More Than 40 Percent of FRCC Students are Victims of Cyber-Stalking
By Matthew Sendejo
Crystal, a student at Front Range Community College, was frequently the victim of her friends’ jokes. She had yet to join the popular social networking site, Facebook, and began to feel a little left out.
Rather than feel like an outsider, she decided to take action. She did what 845 million other people had done, she created a profile.
That’s when her trouble began.
Her boyfriend began using Facebook to stalk her. “It was very intrusive,” says Crystal. By using her Facebook posts and uploaded photos to track her whereabouts. Her boyfriend began to demand an explanation for any time he could not account for. He would literally be counting back the hours between her posts, and their phone conversations to figure out where she had been and what she had been doing. His constant profile checking and tagging himself on all her photos began to put a strain on their relationship.
Some days Crystal just wanted to unwind—alone.
But, her boyfriend would find if she was home through her Facebook posts. One night he showed up really late pounding on her window. “He came to my house at like twelve [midnight],” says Crystal. He thought that she was with another guy. “It took him forever to realize that he was being psychotic.”
After the incident Crystal felt she needed to take a much more guarded approach to her online life. As well as dump her boyfriend. “I changed my number and had to [raise] my security settings.”
Unfortunately, stories like Crystal’s are not unique.
Social networking has become so ubiquitous that it is often easier to name who is not participating than to list everybody who is. One in every seven minutes of online traffic occurs on Facebook. With status updates, uploaded photos and Facebook’s new timeline feature it is possible for other people (as well as Facebook) to monitor your online activity.
The nonverbal cues we receive from face-to-face contact, which help us effectively understand what is being said, are not available online. Text, photos, and videos are the only communication indicators we receive via social networking. This leaves out important nonverbal cues like facial expressions, body language, tone of voice, gestures, and any stress put on certain words.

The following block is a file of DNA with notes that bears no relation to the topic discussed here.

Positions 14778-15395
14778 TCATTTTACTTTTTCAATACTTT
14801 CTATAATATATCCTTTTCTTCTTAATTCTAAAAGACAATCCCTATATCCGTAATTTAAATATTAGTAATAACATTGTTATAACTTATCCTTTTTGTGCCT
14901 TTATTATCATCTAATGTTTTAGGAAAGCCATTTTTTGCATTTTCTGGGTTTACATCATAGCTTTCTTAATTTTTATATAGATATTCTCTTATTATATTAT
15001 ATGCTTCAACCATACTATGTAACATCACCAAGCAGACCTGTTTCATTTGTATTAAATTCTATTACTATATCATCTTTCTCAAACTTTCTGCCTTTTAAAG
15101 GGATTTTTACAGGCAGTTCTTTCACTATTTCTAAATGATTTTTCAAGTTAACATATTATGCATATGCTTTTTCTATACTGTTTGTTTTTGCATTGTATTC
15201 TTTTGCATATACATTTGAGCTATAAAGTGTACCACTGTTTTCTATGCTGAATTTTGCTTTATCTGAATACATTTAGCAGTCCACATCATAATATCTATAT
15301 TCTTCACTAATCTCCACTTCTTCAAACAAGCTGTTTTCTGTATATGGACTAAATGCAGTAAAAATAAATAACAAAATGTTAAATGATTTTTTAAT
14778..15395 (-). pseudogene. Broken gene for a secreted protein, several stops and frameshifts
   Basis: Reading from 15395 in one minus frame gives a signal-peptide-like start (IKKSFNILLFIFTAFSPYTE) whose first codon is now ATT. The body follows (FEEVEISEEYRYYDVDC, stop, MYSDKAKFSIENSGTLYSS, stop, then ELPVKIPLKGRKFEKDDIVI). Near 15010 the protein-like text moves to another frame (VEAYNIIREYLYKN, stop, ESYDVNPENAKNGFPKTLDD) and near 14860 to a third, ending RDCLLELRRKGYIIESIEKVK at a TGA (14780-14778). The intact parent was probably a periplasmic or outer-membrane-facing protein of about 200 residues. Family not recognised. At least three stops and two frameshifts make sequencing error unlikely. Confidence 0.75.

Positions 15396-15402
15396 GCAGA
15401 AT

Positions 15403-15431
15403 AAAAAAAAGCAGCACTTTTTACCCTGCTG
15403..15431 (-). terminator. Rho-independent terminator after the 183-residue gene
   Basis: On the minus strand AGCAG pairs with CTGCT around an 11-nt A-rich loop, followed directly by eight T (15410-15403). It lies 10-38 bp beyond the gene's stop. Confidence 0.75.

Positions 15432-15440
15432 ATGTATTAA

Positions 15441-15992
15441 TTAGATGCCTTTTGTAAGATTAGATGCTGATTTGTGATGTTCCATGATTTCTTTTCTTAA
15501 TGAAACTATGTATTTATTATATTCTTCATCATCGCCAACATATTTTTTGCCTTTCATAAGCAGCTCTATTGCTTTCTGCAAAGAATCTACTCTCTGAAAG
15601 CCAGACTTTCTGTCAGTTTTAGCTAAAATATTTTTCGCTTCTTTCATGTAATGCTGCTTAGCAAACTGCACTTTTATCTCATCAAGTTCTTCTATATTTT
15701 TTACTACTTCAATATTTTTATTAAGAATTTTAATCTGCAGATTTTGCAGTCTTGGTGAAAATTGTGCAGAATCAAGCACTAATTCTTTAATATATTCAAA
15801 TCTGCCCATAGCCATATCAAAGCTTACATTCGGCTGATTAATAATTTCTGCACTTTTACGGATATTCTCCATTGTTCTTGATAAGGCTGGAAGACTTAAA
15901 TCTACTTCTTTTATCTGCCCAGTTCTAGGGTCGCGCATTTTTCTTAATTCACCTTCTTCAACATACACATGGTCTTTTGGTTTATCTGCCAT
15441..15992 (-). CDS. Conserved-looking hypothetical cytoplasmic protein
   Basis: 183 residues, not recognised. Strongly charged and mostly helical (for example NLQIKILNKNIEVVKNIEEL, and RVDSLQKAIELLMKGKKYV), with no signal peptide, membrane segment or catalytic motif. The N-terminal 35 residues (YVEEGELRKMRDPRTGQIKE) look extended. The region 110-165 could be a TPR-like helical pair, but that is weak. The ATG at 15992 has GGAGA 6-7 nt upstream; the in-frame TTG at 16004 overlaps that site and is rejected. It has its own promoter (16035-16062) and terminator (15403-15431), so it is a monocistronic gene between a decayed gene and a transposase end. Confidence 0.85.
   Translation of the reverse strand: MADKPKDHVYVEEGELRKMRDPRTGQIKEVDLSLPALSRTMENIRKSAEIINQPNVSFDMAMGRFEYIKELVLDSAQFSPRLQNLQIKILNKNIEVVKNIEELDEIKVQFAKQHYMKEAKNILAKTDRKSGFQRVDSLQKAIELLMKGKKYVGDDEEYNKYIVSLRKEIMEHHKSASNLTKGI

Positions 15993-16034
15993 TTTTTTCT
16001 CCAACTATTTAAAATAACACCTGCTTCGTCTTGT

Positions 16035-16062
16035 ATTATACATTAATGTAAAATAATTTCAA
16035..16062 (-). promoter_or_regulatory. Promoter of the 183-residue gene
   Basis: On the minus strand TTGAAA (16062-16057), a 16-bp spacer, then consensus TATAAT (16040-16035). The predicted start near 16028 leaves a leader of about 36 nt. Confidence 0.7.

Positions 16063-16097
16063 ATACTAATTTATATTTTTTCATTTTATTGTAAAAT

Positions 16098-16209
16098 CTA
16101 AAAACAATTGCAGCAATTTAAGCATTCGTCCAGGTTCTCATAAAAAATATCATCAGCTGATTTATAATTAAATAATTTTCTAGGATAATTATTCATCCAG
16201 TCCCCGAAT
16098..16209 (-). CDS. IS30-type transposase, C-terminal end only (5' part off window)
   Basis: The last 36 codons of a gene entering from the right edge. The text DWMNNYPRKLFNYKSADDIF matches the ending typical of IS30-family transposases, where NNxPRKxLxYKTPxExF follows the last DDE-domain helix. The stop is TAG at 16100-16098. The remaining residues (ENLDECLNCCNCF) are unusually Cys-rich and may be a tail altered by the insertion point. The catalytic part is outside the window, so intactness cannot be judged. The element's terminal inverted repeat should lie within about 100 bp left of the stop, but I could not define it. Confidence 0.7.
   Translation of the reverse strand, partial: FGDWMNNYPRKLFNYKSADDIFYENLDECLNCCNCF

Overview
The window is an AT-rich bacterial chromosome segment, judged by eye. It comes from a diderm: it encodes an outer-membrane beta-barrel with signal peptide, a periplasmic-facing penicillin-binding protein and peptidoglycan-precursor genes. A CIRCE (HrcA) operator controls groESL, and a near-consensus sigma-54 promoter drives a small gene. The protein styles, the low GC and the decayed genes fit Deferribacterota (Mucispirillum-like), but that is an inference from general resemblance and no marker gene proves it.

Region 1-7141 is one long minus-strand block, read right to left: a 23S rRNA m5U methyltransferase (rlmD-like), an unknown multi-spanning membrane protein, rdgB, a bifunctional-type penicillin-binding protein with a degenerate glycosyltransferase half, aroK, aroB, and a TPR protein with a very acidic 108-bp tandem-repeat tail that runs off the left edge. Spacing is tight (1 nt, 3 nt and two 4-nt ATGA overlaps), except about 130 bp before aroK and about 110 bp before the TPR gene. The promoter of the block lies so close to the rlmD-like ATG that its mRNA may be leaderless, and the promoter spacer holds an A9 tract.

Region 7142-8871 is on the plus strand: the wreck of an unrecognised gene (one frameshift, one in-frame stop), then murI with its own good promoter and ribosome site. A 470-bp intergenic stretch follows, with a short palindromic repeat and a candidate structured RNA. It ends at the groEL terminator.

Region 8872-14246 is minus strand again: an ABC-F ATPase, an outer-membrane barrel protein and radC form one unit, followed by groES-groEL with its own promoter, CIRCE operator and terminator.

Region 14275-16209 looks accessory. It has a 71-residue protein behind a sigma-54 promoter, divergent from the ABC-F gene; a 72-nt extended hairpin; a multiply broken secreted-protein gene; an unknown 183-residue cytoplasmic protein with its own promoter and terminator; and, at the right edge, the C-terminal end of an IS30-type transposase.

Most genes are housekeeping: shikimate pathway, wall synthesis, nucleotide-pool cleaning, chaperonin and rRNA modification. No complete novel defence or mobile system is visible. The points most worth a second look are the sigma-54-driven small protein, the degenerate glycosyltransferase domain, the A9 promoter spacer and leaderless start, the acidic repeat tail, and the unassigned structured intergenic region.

According to a survey of Front Range Community College students which can be found here (https://www.surveymonkey.com/s/XLFL6SG) nearly 43 percent of respondents feel that they have been stalked on either Facebook or some other form of social media. Of the respondents who feel that they have been stalked, the number one person who they say is doing the stalking is an ex-boyfriend/girlfriend. The second biggest stalkers are from unwanted romantic interests followed by identity thieves and prospective employers.
The rise of social media has sparked concern over whether outdated laws are adequate to address 21st century concerns like cyber-stalking.
With regard to cyber-crimes Sargent Kristy Volesky of the Fort Collins Police Department Crimes Against Persons Unit says that “There are quite a few laws in place actually.”
The problem Sergeant Volesky says is “We have a lot of kids that are doing cyber-bullying, sexting, sext extortion, that sort of stuff, and it happens on a regular basis we just don’t often times get it reported to us.” Adding that “social media is involved in most crimes just because of the age of technology.”
- If you are not already protecting yourself online, here are a few suggestions to help you stay safe:
- Do not post personal information. Giving people access to your birthdate, email address, street address, or social security information is a big no no. This information is easily exploitable by an identity thief.
- Do not accept all friend requests. If you don’t want to be friends with a person in real life then you probably shouldn’t accept his/her friend request online.
- Understand Facebook’s security settings and use them. Most people have security settings that are way too low. It might be time to beef up your security.
- Beware of the Apps- Be careful about what applications you download; they often give broad permission to data miners to access not only your data but your friends’ data also.
- Post only what you want made public- If your mom wouldn’t approve, she probably is not the only one.
- Don’t unthinkingly respond to “friend in distress”. There are “friends in distress” schemes out there, so if your “friend” suddenly needs to use that one favor to borrow some cash, you better call him/her to check first.
- Do not leave your computer on with your Facebook account open- If you do your friends may sneak on your computer and post obscene material on your account and blame it all on you. Don’t do this.